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I do not think a developer can stay in entry level for more than two years. You should have spoken from two years ago. I have seen companies and managers who do not show appreciation by themselves like your case. The best way to deal with such environment is to get a better offer. With better position and salary you will negotiate standing on a solid ground and you cannot get less what you have been offered. Actually you should get more if you are such a key person to your team.

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It is not uncommon for companies to not give a promotion to a higher level until after the employee is already performing many/most of the duties for that higher level.

Also, as another poster said, by the time you reach 2 years at a company for a new grad, you should have received some sort of promotion. The only difference between a level 1 and level 2 is that at level 2 they expect you can do the job where a level 1, everyone knows you're a newbie and don't expect much out of you. Of course that probably has large variations by company.

Also, if you want a promotion and you didn't get one, you need to ask the basic question: What do I need to do that I'm not doing now in order to get promoted? That answer will be different for just about every manager. Each manager places more importance on certain skills than other skills and that level of importance is based on each manager's personal biases. One manager might expect design skills where another looks at team-member opinions and another looks at customer exposure etc...In my experience, very few prioritize coding ability. If you want to advance you need to find out what is important to your manager, make sure you get assigned to tasks that let you perform those activities, invite your boss to meetings where you get to show off your work in those important areas and do an awesome job in those specific areas.

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How does your company define each level? If it is just based on years of experience, you have little standing. Maybe you need to find out what you need to do to get a promotion?

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There are two issues here: title and compensation. I think you definitely need to talk to someone about both.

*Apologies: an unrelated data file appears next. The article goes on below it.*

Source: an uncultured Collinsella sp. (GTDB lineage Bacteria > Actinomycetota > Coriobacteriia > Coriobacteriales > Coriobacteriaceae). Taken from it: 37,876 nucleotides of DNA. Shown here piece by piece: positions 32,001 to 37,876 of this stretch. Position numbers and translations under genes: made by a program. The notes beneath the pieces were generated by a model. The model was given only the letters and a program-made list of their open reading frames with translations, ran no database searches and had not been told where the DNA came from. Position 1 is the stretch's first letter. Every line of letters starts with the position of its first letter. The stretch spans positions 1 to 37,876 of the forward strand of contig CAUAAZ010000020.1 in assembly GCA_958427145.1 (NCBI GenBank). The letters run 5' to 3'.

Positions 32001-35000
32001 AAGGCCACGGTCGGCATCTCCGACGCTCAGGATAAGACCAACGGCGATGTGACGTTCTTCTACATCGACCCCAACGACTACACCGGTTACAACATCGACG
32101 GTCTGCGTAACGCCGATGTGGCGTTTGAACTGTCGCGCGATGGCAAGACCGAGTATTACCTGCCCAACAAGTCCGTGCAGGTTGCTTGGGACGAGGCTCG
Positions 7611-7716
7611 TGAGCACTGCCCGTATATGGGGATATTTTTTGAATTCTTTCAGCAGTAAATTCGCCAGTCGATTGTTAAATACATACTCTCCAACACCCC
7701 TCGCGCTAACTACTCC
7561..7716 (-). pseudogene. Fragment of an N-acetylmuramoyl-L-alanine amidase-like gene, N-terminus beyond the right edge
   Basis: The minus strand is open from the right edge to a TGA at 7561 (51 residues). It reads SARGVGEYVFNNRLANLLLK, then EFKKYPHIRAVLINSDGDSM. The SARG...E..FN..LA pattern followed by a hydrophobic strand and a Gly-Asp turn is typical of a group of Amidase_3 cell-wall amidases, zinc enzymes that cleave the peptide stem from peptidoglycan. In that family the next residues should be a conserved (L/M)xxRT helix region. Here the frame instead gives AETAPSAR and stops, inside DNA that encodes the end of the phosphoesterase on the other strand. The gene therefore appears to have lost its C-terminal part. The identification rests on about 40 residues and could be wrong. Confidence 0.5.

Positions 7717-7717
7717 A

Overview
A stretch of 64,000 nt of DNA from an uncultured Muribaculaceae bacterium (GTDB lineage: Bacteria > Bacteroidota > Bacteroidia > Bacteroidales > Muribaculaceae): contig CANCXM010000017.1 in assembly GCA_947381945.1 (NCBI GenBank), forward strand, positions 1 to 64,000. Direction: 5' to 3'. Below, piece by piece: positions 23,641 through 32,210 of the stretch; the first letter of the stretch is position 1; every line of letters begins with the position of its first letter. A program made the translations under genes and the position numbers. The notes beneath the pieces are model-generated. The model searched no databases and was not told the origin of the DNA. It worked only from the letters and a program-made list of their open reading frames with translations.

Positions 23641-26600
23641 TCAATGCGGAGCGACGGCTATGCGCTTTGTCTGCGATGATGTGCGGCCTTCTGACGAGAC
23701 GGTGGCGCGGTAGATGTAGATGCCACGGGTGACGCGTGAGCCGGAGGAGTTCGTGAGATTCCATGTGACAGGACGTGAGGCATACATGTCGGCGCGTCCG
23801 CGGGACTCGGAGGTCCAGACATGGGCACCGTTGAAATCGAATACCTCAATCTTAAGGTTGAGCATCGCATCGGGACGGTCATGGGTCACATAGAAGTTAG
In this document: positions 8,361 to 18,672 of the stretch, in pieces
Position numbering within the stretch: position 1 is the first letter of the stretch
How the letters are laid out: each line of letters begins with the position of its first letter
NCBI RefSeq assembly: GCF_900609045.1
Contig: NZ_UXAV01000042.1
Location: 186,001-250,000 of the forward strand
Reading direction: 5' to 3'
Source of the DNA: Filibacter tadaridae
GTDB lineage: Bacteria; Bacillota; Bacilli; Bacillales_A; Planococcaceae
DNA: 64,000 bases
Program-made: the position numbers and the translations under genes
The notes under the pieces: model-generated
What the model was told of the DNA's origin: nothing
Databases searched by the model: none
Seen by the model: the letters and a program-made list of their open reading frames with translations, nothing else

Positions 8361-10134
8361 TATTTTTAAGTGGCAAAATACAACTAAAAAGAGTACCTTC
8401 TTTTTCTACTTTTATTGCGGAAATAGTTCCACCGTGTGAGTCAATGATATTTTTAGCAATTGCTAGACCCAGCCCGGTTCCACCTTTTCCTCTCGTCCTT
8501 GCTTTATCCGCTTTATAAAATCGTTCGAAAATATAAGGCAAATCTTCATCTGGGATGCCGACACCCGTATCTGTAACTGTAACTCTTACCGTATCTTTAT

Your title should reflect what you are doing now and the level of responsibility that you have. What title do your peers have? You should be asking for something similar.

In terms of compensation, you deserve to be paid what you are worth. I would take a look at your responsibilities and skills and try to get some objective salary information (e.g. respected online resources). This will be good evidence for you to present. Try to find out how that information fits in with your organization's salary structure (e.g. pay bands) as a sanity check.

I'm assuming that since you have been at your current company for 4 years with glowing reviews and a nice elevation of responsibilities that you have impressed some people there. Hopefully you have a mentor or mentors or there are some other people that you have worked with (and impressed) that may have been promoted. I would talk to those people (assuming you trust them!) and get their take on it. They know the company and culture better than we do and can hopefully give you some good advice on how to proceed. You might be able to enlist them to help out on your behalf. If you don't have a person like that at this company, you should try to find one.

If all goes well you can get an appropriate title with fair remuneration. Be aware, though, that frequently the only way to get a big raise is to move jobs (or use an offer as leverage).

Good luck!